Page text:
Programmable PICs to propel photonics prototyping

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A new type of PIC has been developed, the properties of which can be programmed using a combination of light and heat

Photonic integrated circuits (PICs) are the light-based equivalent of the electronic circuits used in the majority of today’s technologies. However, they offer lower energy consumption, faster operation, and enhanced performance compared to their electronic counterparts, making them more suited to emerging demanding applications, such as quantum computing and environmental sensing.

It’s not just emerging applications such as these that PICs are used in, however. A great number of today’s applications already greatly rely on the technology. In fact, most of us – at least indirectly – reap the benefits of PICs every single day. This is because the technology forms part of the backbone of the entire internet. Any communication that takes place over a few kilometres is done via optical fibres. To send information down these fibres, you need lasers, and to make lasers, you need PICs. It is therefore because of PICs that we are able to stay in touch with our families, friends and colleagues using video conferencing during this trying period of lockdown.

A challenge associated with PICs is that their fabrication methods currently leave a lot to be desired. They result in large variability between the fabricated devices, which translates to limited yield, long delays between a conceptual idea and a working device, and a lack of configurability.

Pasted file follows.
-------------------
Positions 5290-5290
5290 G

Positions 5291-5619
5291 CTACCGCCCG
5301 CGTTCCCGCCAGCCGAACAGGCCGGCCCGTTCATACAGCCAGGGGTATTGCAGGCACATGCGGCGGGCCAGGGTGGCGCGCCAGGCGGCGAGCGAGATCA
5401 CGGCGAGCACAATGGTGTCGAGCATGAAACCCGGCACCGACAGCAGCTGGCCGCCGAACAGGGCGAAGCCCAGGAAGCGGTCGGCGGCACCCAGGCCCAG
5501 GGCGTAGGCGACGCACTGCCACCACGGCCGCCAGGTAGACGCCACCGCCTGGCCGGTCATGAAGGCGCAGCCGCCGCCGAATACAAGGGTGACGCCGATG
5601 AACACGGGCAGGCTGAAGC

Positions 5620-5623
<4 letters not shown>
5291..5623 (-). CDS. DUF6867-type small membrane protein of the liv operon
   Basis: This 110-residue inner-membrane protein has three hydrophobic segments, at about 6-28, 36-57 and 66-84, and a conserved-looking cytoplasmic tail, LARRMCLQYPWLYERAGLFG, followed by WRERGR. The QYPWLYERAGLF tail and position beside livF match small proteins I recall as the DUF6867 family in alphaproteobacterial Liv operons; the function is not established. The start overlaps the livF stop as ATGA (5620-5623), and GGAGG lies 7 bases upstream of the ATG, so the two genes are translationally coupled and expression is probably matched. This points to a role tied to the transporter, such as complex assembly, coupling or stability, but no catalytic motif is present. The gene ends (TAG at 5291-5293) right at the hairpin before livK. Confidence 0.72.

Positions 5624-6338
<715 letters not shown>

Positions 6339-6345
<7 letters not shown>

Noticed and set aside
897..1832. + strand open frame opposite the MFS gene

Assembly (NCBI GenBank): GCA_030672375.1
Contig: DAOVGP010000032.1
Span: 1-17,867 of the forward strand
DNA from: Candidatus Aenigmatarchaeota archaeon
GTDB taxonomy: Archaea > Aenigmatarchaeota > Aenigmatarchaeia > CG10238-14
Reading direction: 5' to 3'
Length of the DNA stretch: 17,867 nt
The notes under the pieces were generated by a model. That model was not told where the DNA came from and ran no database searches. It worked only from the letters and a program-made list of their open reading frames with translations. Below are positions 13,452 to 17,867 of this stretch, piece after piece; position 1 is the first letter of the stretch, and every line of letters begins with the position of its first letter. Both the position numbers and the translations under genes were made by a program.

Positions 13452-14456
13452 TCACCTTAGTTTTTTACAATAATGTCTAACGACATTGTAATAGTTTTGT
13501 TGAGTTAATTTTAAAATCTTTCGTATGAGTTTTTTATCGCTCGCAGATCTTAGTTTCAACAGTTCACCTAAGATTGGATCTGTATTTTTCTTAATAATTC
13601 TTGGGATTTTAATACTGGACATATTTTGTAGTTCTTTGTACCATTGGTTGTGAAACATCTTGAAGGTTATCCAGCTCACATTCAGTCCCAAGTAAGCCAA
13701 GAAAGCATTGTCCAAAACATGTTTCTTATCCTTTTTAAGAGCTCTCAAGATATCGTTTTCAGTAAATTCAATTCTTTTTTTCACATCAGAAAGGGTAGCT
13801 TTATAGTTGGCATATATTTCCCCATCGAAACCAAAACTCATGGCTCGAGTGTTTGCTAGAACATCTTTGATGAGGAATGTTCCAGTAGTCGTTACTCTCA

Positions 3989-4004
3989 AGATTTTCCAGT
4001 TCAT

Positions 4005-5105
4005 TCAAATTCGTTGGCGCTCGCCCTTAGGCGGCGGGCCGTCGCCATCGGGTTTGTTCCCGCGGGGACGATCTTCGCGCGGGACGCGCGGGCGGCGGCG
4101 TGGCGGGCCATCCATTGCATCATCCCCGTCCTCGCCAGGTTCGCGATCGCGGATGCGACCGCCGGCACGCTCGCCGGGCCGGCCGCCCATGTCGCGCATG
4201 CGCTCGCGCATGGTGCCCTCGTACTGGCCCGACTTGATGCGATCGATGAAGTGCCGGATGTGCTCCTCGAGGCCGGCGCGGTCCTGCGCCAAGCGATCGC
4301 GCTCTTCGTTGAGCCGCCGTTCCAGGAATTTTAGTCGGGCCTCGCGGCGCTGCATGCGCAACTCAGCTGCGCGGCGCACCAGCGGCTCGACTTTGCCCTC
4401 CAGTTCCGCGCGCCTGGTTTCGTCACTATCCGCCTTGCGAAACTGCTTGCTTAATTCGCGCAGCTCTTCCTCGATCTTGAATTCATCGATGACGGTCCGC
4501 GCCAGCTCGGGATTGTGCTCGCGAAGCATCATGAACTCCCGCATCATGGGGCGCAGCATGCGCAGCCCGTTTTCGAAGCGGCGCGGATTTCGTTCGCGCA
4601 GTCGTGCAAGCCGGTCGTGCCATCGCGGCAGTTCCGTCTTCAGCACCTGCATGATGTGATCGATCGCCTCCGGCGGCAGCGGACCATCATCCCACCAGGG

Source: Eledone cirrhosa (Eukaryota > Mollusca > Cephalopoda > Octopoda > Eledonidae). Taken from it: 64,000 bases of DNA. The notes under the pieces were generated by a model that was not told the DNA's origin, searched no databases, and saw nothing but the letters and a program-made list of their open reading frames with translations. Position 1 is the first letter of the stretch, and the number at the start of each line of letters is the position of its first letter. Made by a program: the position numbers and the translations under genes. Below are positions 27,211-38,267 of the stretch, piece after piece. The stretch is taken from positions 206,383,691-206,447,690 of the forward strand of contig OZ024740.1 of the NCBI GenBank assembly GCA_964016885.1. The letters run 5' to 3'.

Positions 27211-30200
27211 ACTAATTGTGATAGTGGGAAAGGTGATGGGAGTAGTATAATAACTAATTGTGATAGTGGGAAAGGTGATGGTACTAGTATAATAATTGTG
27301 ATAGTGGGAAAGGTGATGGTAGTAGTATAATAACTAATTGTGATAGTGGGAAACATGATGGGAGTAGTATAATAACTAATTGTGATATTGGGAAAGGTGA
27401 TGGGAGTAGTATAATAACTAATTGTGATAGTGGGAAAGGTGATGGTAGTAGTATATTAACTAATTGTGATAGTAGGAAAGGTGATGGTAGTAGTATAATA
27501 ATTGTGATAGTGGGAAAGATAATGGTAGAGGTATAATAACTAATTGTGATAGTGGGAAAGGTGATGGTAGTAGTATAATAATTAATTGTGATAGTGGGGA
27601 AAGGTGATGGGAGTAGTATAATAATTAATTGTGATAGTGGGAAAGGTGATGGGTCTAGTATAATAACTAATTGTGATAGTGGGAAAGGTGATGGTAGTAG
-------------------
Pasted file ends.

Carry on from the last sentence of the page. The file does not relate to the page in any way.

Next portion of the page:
Part of the issue is that PICs are based on very sophisticated structures on the scale of hundreds of nanometres. As the behaviour of the circuit is fully dependent on the geometry and refractive index of these structures, any small deviation from their design – even by a matter of nanometres – will yield a non-optimal device.

Thankfully, due to the volume of demand for PICs currently being at least three orders of magnitude lower than microelectronics, it can still be met even with the limited yield of existing production methods. However, as demand for photonics grows, the pressure on price will grow with it, leaving manufacturers no choice but to explore how they can increase yield.

A new age of programmable PICs

Enter Oded Raz, an associate professor at the department of electrical engineering at the Eindhoven University of Technology, together with colleagues, has devised a new process for the fabrication of PICs that he says could be of paramount importance to the future of PICs. The new process addresses the critical issues of current methods, while enabling novel, reconfigurable (programmable) circuits to be produced. 

The concept of programmable PICs is not entirely new, however. Previous attempts to devise them have suffered from issues such as volatility and/or high optical signal losses – both of which negatively affect a circuit’s ability to maintain its programmed state.

To overcome this, Raz’s group has used hydrogenated amorphous silicon to build the circuits, a material originally used in thin-film silicon solar cells. The optical properties of amorphous silicon can be changed via light exposure and heating, and so with it the researchers have designed a new fabrication process that enables stable programmable PICs to be realised. Not only that, but the new process also addresses the invariability and yield shortfalls of current PIC fabrication methods, as manufacturers will be able to easily tune functionality and correct for small errors during fabrication.

This is the world’s first working demonstration of a reconfigurable PIC, where the material chosen for making the integrated optical circuit is being programmed,’ said Raz.

To program the circuits, the optical properties (refractive index) of the amorphous silicon are tuned by exposing it to a combination of heat and light, via a heater and a high intensity LED lamp. Once programmed, a circuit can then be reset (returned to a programmable state) by again exposing it to heat. This approach therefore promotes the reusable and sustainable use of materials, the researchers say.

What will the impact be? 

To help explain the significance of this development, Raz highlighted current issues that are often encountered when firms are looking to adopt photonics technology.